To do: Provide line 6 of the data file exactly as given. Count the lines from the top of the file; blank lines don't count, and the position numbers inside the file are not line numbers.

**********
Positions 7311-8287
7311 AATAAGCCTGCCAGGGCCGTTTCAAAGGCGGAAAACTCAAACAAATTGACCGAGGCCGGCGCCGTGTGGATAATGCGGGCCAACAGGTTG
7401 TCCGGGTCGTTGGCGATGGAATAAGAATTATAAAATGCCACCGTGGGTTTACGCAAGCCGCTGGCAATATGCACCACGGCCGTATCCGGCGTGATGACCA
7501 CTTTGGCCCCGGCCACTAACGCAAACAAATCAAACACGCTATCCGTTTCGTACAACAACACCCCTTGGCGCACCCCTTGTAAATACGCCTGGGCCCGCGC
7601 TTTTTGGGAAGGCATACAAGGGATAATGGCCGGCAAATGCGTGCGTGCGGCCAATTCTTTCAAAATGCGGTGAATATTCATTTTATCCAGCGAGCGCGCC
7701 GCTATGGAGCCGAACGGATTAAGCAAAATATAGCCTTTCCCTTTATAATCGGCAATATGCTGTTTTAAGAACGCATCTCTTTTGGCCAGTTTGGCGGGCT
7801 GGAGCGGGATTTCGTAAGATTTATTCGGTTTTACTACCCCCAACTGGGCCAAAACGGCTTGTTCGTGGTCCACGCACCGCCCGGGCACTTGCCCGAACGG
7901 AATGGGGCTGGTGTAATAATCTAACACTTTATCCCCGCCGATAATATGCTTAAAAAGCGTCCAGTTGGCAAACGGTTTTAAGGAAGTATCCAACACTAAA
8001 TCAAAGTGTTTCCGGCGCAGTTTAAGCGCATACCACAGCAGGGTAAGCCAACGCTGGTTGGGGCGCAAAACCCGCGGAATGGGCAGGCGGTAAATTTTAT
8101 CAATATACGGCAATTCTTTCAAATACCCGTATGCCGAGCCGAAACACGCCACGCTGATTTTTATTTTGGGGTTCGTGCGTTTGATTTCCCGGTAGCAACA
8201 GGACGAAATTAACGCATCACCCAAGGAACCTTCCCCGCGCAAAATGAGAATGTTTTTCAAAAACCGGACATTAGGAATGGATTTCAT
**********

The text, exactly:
7701 GCTATGGAGCCGAACGGATTAAGCAAAATATAGCCTTTCCCTTTATAATCGGCAATATGCTGTTTTAAGAACGCATCTCTTTTGGCCAGTTTGGCGGGCT